Also, keep your life in perspective… You may have disappointed people around you (or not; I cannot know this), but the world is HUGE. Even now, where you live, you cannot possibly know every single person there. It’s a big, big world. And it’s full of future friends and all good sorts of people in it.

Find healing. Get help. Know you matter. Hang in there. And when everything seems too hard, please call.

One Foot - AV

Can I send you a question about something that’s going on with me? I have no one else to talk to. No one else understands. (from many, many people)

Yes, please feel free to use this contact form to reach me. Know that I get a TON of email, so I am slow in responding. (Which is awful to admit. But it’s true.) Please note that I am just your friendly neighborhood child-abuse-prevention activist, just a layperson, so I do not offer professional advice.

Your best bet for replies is to leave a comment on an Invisible Scar post and let the amazingly supportive and knowledgeable readers share their suggestions, comfort, and resources with you.

Onward and upward,
Veronica
managing editor | The Invisible Scar

How to Handle Your Critical Inner Voice: An Interview with Psychologist Lisa Firestone

lisa-firestone2At The Invisible Scar, we’ve received myriad emails and comments regarding how to deal with one’s harsh inner voice, which hounds adult survivors of emotional child abuse.

To answer questions from readers, we turned to Dr. Lisa Firestone for her professional insight.

Lisa works as the director of Research and Education at The Glendon Association and a senior editor at PsychAlive.org. She has published numerous professional articles, and most recently was the co-author of Sex and Love in Intimate Relationships (APA Books, 2006), Conquer Your Critical Inner Voice (New Harbinger, 2002), and Creating a Life of Meaning and Compassion: The Wisdom of Psychotherapy (APA Books, 2003).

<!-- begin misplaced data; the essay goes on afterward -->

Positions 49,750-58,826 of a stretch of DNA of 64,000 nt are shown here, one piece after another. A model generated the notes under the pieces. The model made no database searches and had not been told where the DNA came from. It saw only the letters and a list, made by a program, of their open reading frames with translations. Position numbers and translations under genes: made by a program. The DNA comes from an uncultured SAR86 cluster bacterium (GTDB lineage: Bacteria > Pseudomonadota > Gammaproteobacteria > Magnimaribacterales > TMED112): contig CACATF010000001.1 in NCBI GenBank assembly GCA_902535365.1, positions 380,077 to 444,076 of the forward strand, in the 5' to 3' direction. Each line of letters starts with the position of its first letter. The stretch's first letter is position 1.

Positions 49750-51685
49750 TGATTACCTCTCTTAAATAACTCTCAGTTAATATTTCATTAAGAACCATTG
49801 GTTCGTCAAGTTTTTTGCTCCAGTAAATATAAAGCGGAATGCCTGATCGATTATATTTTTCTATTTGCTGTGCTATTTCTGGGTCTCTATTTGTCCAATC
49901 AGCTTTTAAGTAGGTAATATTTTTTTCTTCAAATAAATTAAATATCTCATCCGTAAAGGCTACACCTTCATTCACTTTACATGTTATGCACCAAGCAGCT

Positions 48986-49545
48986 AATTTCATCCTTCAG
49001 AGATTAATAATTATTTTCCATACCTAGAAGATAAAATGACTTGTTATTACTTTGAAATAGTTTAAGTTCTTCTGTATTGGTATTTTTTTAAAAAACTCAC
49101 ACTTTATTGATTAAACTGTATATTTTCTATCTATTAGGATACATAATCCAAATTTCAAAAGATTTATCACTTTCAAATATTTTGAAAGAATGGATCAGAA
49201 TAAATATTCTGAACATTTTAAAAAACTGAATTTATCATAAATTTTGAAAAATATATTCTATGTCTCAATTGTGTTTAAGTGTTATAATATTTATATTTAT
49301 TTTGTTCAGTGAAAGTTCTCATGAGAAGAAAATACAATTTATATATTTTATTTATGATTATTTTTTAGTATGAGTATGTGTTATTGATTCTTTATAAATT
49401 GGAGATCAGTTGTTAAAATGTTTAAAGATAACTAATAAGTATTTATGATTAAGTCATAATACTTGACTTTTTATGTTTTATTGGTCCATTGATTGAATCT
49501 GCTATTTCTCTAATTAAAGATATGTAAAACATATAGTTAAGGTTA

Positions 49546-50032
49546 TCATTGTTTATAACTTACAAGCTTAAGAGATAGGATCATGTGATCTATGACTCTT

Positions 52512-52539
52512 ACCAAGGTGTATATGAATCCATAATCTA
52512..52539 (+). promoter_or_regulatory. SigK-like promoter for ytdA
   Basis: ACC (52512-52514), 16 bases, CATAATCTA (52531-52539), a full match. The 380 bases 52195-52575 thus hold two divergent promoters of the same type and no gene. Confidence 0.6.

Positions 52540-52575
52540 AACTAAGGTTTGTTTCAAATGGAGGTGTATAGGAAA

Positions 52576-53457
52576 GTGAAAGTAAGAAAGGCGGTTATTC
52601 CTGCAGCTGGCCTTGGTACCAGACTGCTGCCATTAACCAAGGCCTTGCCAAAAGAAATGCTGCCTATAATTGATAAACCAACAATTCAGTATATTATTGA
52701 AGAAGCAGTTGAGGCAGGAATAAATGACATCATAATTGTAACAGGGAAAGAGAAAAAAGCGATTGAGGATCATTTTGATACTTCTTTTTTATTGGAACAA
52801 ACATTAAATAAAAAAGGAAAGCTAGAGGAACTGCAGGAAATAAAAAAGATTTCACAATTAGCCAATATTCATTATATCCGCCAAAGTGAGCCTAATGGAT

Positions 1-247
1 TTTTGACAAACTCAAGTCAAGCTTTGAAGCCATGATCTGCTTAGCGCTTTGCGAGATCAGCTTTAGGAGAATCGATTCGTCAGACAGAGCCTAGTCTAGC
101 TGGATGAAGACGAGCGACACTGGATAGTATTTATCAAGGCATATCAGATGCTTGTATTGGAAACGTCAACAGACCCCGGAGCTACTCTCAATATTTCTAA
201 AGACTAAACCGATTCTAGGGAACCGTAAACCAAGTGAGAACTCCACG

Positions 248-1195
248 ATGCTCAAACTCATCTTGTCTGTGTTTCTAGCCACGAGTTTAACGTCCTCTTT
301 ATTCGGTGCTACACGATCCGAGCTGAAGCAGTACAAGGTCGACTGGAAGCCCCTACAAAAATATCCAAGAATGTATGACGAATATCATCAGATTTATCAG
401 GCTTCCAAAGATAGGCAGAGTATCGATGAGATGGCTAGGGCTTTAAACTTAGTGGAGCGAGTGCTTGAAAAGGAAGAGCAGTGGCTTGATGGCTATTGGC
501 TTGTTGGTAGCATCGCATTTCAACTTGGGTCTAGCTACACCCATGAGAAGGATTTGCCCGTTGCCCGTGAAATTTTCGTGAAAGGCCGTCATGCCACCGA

1. What’s the correlation between emotional child abuse and the critical inner voice?

The critical inner voice is not only correlated with emotional abuse, it is also correlated with, and is the result of all forms of child abuse, neglect, and other traumatic events we experienced in our childhood. We treat ourselves in much the same way we were treated [or mistreated] as children. The critical inner voice controls the ways in which we mistreat ourselves as well as the negative stories we tell ourselves about ourselves, about other people, and about the world.

In Compassionate Child-Rearing (1990), Robert Firestone (my father) described how “all children, to some extent, suffer trauma and rejection during their formative years. They incorporate an internal parent in the form of a destructive thought process or ‘voice’ and carry it with them throughout life, restricting, limiting, and punishing themselves.”

Another source of the critical inner voice can be found in some of the lessons we learned from our parents about their defensive ways of coping with life—their negative prescriptions for living. The critical inner voice also reflects many of the negative attitudes our parents held toward themselves, which we internalized and took on as part of our negative self-image.

2. What are the long-term effects of emotional child abuse on one’s inner voice?

One particularly damaging long-term effect of child abuse on a person’s critical inner voice is that it contributes to the formation of the negative self-image and feelings of low self-esteem that many survivors of child abuse still struggle with. All forms of child abuse, have the effect of creating a sense of being bad in children. Yet children typically blame themselves for the emotional pain they are in rather than seeing weaknesses or shortcomings in their parents. Unfortunately, as adults, many of us continue to view ourselves, often on an unconscious level, as bad or undeserving of love.

Emotional, physical, and sexual child abuse, and neglect have many other long-term debilitating effects. According to Robert Firestone (Compassionate Child Rearing), these experiences impact one’s “personal relationships, lead to a condition of general unhappiness, cause pain and anxiety in one’s sexual life and interfere with and stifle development of career and vocational pursuits.”

The severity of these effects are proportional to the cumulative number of “Aversive Childhood Experiences”[ACEs] that people encounter during their formative years, the age at which the abuses occurred and the duration of the abuse. In general, the more abuse children suffer early in life, the more they will be subject to voice attacks as adults, and the more their behavior will be under the control of the critical inner voice.